Laboratory of Signal Transduction Reveals Molecular Mechanism for Functional Selectivity of GPCR
In a recent study, Professor Rui-Ping Xiao and her research group at Institute of Molecular Medicine of Peking University has provided an essential experimental evidence to support the new paradigm of functional selectivity for G protein-coupled receptor (GPCR) signal transduction. The study was published online on May 15 in The Journal of Biological Chemistry (http://www.jbc.org/cgi/doi/10.1074/jbc.M114.558882)
The GPCR superfamily, a class of membrane proteins responsible for transmembrane signal transduction, has been a focal point in the field of biomedical research as well as drug discovery and development. Drugs targeting this superfamily account for about 50% of all prescription pharmaceuticals on the market. Recently, a paradigm called functional selectivity of GPCR signaling has been proposed to explain how different ligands can cause a single GPCR to relay diverse downstream signals. According to this paradigm, ligand-specific receptor signaling (biased signaling) depends on ligand-specific receptor conformation. However, this hypothesis suffers from the lack of structure-function-based experimental evidence.
As early as 2003, Rui-Ping Xiao and her team discovered that while most β2-adrenergic receptor (β2-AR) agonists stimulate the receptor to activate both the stimulatory G proteins (Gs) and the inhibitory G proteins (Gi) to produce dual signaling, fenoterol stimulates the Gs-selective β2-ARsignaling. However, the molecular mechanism for the functional selectivity of β2-AR signaling remains elusive.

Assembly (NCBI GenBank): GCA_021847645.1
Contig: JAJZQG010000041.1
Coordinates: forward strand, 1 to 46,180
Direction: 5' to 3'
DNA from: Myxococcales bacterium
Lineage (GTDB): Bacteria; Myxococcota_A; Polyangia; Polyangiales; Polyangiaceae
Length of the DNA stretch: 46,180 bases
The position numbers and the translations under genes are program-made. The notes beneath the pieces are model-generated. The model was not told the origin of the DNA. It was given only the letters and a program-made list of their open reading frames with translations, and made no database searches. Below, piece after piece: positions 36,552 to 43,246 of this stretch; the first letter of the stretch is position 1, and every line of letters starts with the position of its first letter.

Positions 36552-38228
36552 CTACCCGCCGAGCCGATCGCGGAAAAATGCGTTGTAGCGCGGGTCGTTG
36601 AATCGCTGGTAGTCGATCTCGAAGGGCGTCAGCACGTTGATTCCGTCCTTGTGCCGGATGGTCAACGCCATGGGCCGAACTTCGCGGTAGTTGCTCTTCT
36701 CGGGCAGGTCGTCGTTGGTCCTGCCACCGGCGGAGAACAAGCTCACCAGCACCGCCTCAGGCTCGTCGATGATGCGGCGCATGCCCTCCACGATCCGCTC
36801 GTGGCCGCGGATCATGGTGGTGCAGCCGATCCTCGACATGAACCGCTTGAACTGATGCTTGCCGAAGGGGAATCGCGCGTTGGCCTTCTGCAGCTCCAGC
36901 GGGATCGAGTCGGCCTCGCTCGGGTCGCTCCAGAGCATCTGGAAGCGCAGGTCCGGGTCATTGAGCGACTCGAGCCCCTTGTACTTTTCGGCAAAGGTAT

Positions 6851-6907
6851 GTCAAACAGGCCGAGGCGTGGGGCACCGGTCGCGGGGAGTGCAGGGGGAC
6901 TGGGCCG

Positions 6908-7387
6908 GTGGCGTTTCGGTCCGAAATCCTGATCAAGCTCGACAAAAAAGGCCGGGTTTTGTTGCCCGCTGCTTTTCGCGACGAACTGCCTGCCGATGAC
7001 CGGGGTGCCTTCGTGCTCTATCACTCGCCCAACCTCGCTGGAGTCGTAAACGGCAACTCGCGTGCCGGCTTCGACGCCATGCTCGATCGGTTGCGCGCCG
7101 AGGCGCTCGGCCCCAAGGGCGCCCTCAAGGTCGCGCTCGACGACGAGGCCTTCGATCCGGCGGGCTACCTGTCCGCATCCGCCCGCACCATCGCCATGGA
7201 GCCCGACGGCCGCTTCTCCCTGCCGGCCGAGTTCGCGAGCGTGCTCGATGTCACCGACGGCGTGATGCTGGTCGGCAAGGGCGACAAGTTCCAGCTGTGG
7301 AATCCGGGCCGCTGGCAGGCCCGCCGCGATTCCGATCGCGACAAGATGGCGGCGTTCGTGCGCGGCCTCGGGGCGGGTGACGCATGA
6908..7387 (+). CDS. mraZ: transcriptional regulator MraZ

The latest study by Woo et al. demonstrated that “tyrosine 308 is necessary for Gs-biased signaling of β2-AR”. The researchers found that (R,R’)-4'-aminofenoterol, an analog of fenoterol, stimulates the wild-type β2-AR to produce selectively Gs signaling but stimulates the β2-AR Y308F mutant to produce Gs and Gi dual signaling. Further application of a cohort of fenoterol derivatives in computer modeling studies and biological assays on cardiomyocytes led to the identification of a hydrogen bond interaction between the 4’-O or 4’-N of the ligand and the phenyl hydroxyl group of β2-AR-Y308 necessary for Gs-biased signaling (Figure).
The study reported for the first time the identification of a ligand-receptor interaction dedicated to functional selectivity. It also revealed the structural basis of functional selectivity for β2-AR signaling and provided structural insights for structure-based design of signaling pathway-specific drugs.
National Institute on Aging of the United States National Institutes of Health (NIH), Medical University of Lublin in Poland, Torrey Pines Institute for Molecular Studies and SRI International participated in this study. The study was funded by the ‘973’ project of Ministry of Science and Technology of China, National Science Foundation of China, Beijing Key Laboratory of Cardiometabolic Molecular Medicine Peking University, Intramural Research Program of the United States National Institutes of Health National Institute on Aging, and the Foundation of Polish Science.